This may annoy some souls but according to an Indian-origin researcher and his team, tweets sent from smartphones are more likely to be egocentric and self-praising in nature than those sent from computers or laptops. Also Read - Twitter friends/followers seeking your unwanted attention could be Unmentioned
Dhiraj Murthy from the University of London and associates found that mobile tweets are not only more egocentric in language than any other group, but that the ratio of egocentric to non-egocentric tweets is consistently greater for mobile tweets than from non-mobile sources. “As we increasingly use social media from mobile devices, the context in which one uses social media is a critical object of study,” Murthy said. “We found that not all tweets are the same and the source of tweets does influence tweeting patterns, like how we are more likely to tweet with negative language from mobile devices than from web-based ones,” he noted. Also Read - Twitter vs Koo: Nigeria government joins India's Koo app after Twitter’s ban in the country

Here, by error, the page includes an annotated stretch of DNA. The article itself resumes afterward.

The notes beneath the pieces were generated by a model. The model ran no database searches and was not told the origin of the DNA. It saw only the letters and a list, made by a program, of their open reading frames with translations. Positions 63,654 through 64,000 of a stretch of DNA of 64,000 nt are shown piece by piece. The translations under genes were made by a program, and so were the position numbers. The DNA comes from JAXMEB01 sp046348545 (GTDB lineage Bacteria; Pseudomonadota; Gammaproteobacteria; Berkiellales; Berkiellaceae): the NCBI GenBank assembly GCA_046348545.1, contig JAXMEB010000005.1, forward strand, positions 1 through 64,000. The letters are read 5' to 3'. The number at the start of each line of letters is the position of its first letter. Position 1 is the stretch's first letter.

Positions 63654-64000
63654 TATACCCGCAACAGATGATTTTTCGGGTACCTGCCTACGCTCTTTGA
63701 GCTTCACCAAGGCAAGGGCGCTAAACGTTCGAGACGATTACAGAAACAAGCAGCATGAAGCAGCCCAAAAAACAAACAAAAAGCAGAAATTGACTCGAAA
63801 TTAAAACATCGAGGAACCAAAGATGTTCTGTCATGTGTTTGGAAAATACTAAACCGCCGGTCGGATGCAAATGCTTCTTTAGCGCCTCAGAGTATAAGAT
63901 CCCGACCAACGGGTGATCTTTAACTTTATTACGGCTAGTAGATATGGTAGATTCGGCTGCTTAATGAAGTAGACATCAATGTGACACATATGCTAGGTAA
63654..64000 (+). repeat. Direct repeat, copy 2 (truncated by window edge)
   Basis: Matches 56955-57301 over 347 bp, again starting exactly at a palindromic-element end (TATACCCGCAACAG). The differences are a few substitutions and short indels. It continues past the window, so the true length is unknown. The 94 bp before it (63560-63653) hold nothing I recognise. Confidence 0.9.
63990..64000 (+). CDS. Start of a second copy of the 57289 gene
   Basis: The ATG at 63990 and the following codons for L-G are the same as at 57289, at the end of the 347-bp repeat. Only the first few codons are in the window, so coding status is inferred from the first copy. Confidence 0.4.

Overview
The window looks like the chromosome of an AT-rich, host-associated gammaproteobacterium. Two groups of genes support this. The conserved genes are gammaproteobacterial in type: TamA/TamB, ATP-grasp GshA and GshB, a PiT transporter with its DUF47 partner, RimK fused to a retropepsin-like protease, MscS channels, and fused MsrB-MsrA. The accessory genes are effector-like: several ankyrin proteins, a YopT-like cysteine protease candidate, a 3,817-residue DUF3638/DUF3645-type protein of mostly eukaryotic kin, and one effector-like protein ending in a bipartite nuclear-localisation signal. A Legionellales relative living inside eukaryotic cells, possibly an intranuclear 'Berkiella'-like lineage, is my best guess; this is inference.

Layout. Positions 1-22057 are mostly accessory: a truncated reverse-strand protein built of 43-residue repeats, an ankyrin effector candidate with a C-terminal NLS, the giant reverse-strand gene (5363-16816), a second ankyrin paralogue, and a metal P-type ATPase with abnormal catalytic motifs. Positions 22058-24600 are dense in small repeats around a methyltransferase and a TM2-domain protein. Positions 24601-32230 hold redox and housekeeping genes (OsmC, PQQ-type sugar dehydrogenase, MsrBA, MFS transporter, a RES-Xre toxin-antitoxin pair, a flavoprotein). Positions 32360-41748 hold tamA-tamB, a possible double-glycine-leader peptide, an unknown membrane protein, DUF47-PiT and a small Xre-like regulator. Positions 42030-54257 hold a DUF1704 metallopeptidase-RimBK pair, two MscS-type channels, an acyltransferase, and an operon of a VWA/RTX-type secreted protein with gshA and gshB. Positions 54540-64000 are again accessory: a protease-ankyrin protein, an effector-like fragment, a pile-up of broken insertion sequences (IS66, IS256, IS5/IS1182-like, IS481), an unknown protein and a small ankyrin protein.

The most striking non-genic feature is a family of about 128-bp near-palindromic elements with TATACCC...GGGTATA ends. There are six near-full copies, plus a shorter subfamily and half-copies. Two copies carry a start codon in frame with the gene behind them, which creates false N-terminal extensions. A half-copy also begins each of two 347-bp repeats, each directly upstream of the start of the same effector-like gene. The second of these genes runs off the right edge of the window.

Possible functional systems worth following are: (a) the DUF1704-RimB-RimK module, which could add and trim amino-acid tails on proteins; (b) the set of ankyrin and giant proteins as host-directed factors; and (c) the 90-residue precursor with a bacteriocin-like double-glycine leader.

Along with Sawyer Bowman from Bowdoin College, Alexander J. Gross and Marisa McGarry from the University of Maine, Murthy conducted an analysis of tweets to see if presentations of self are more likely to be more egocentric, negative or positive, gendered or communal based on whether users were on a mobile device or using a web based platform. Over the course of six weeks, the researchers collected 235 million tweets. Also Read - Twitter seeks more time to comply with new rules in response to “one last notice”
Nearly 90 percent of the top sources to access Twitter were coded to denote mobile, non-mobile and mixed sources. Drawing from social psychological methods, they studied language use in tweets by analyzing the frequency and ratios of words traditionally associated with social and behavioral characteristics. Regardless of platform, tweets tended to employ words traditionally associated as masculine. ‘We found that tweets from mobile devices are more likely to employ egocentric language as opposed to non-mobile device Tweets,” the authors pointed out. Previous studies have linked activities performed face-to-face to tweets from a particular source.
This is one of the first studies to take a look at how mobile versus non-mobile plays a part in the language used on social media. The paper appeared in the Journal of Communication.